Climate Change and Natural Isotopes
This project, under the supervision of Prof. Dr. Hans van der Plicht, comprises several studies aimed at the use of isotopes occurring naturally in organic material as tracers for both the climate change and its cultural impact at about 6200 BC. The research will be carried out by the co-applicant at the Groningen Centre for Isotope Research.
The research parts are:
(a) Radiocarbon: high-precision dating. This part concerns the exact timing of the concurrence of both climate change and cultural response by high-resolution 14C dating. The 14C project is specifically designed for the proposed research programme and elaborates on techniques of high-precision 14C dating under stringent quality control that were successfully applied earlier at Tell Rehov in Israel (Bruins et al. 2003; Van der Plicht & Bruins, in press). It comprises the use of carefully selected samples (single-year grains) from well-defined strata of occupation, subsequent 14C dating with the highest possible precision (employing both 14C-radiometry and 14C-mass spectrometry), and, finally, statistical (Bayesian) analysis in conjunction with the archaeological stratigraphy and the new calibration curve (Reimer et al. 2004). The project aims at a decadal temporal resolution.
(b) Stable isotopes: climate, diet and migration. This is a study aimed at the tracing and interpreting of data relative to palaeoclimate, diet and migration (cf. Müller et al. 2003), by means of stable isotopes of the lighter elements carbon, nitrogen and oxygen (13C, 15N and 18O).
(c) Climate modelling. The analyses mentioned above will yield a wealth of climatic proxy data, which will serve as essential input for modelling the climate change at 6200 BC. They will enable the fine-tuning of existing climate models. The climate modelling will be performed in close collaboration with an expert in this field: Dr. H. Renssen of the Free University Amsterdam (cf. Renssen et al. 2001).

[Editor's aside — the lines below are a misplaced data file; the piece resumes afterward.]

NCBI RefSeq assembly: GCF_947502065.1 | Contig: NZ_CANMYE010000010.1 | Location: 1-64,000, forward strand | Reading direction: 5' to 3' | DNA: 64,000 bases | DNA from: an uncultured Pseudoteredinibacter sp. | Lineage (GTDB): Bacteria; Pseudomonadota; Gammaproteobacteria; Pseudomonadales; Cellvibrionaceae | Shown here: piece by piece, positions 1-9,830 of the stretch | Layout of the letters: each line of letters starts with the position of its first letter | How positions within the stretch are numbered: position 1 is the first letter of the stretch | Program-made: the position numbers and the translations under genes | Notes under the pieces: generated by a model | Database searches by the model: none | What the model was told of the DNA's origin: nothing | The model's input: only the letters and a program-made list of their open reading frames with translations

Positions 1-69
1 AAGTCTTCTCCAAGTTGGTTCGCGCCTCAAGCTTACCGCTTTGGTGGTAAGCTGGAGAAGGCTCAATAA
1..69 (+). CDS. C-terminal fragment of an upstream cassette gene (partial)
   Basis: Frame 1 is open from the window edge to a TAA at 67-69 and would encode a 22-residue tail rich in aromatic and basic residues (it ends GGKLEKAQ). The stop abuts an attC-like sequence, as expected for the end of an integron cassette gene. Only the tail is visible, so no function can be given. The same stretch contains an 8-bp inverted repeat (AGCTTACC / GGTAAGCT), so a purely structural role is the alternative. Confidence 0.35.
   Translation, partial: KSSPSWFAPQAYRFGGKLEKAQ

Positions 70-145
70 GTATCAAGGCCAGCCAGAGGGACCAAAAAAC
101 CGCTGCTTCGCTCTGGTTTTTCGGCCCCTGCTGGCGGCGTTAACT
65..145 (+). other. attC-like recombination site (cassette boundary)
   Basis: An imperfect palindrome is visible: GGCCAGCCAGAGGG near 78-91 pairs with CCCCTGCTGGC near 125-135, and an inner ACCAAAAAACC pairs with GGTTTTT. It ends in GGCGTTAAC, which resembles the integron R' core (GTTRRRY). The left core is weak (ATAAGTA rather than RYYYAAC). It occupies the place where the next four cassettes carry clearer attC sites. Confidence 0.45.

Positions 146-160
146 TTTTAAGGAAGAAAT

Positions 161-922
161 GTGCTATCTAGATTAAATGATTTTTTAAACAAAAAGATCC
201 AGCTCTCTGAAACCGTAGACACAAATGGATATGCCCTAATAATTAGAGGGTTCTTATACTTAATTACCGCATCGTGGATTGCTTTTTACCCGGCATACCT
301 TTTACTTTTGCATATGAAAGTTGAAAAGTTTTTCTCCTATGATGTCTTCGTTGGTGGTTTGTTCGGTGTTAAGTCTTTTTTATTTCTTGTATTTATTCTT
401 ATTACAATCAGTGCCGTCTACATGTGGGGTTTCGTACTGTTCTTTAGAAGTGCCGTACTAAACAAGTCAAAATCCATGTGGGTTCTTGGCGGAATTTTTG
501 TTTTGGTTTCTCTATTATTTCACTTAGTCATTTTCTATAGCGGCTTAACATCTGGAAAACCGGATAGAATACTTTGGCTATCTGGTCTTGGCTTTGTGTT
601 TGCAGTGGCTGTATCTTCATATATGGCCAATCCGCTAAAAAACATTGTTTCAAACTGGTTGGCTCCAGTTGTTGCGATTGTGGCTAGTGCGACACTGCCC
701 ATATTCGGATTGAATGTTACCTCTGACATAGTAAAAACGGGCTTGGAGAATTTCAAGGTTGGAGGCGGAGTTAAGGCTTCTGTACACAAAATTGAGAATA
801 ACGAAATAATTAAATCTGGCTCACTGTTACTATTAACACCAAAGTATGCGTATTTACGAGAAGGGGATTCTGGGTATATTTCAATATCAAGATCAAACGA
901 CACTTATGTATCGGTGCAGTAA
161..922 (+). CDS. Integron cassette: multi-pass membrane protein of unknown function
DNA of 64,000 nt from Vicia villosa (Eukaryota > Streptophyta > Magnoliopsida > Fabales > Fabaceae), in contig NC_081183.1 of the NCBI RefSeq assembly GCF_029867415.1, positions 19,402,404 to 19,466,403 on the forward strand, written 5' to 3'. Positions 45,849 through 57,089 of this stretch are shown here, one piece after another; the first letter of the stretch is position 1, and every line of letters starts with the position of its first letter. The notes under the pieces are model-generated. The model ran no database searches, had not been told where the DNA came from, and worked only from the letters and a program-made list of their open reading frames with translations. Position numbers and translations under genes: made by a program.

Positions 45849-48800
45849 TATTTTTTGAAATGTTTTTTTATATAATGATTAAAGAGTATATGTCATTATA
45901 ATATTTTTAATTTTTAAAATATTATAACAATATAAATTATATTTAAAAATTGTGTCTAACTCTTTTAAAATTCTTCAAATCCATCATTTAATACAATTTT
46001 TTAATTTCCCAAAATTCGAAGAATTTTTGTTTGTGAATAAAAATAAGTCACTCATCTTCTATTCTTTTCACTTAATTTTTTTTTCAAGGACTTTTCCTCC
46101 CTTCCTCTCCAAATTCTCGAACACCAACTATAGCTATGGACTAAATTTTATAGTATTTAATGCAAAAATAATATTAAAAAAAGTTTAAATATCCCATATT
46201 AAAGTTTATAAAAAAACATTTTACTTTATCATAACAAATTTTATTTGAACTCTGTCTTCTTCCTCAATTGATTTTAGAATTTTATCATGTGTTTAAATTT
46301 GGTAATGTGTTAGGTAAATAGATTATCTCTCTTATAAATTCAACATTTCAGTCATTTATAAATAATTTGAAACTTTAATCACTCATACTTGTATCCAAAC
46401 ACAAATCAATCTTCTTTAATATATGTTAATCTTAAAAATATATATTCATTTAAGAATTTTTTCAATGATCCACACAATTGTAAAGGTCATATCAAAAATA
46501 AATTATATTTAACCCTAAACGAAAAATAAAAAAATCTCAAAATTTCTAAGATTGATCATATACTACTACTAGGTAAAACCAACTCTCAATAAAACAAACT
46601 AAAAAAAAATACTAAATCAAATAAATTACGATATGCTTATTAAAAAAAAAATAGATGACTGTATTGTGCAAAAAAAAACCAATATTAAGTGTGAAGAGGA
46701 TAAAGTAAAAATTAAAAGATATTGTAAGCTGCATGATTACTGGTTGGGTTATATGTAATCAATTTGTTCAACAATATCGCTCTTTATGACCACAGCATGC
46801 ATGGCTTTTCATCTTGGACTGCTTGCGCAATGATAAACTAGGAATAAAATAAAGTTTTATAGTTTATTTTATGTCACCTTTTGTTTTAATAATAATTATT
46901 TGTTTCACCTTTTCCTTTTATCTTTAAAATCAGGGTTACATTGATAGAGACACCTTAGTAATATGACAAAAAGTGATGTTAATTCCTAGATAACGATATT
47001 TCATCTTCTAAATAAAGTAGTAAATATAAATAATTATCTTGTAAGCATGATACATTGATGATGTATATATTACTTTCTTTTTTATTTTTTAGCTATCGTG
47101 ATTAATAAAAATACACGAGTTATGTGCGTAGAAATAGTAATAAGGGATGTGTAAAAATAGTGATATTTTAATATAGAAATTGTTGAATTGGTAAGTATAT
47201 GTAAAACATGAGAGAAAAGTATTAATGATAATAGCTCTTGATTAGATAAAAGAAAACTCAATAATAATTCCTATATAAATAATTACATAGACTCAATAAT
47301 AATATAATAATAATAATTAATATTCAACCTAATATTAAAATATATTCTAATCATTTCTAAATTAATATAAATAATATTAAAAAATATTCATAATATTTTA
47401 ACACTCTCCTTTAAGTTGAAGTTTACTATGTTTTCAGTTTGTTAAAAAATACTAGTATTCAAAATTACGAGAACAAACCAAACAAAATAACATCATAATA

The study consists of three parts:
(1) The 13C content in bone collagen characterizes the bone material in terms of diet (Richards et al. 2003) and climate (Van Klinken et al. 1994) in the past. 13C variations in cellulose are also good tracers for climatic variations (Trimborn et al. 1995). Increased stomatal closure during periods of drought leads to elevated 13C/12C ratios because the reduction of CO2 diminishes the photosynthetic isotope discrimination. A general relationship between 13C and both temperature and humidity can be derived.
(2) The stable isotope 15N is, in combination with 13C, a key parameter for palaeodietary studies (Kohn 1999). Their combined signal, measured in animal bone collagen, serves to chart the trophic chains. Both isotopic contents increase stepwise through the food chain from primary producers (e.g. grasses) via primary consumers (e.g. herbivores) to secondary consumers (e.g. carnivores). Through time, the patterns may change, because of alterations in food sources due to migrations or climate change (Bocherens 2003).
(3) Measurement of 18O in phosphate mineral in fossil mammal bones and teeth allows the reconstruction of the mean oxygen isotopic composition of palaeoenvironmental waters during the lifetime of the analysed animals. This enables us to reconstruct temperature in prehistory, which is a useful proxy in climate studies (Longinelli 1995).
In addition, there is a pilot study using Strontium (Sr) isotopes, in collaboration with the Free University Amsterdam (Prof. G. Davies). Isotopic changes in Sr in fossil bones and teeth of animals and humans may serve as a proxy for animal migration in association with environmental shifts: the teeth signal is representative for the childhood area, whereas bone reflects the region of adult life (Hodell et al., in press).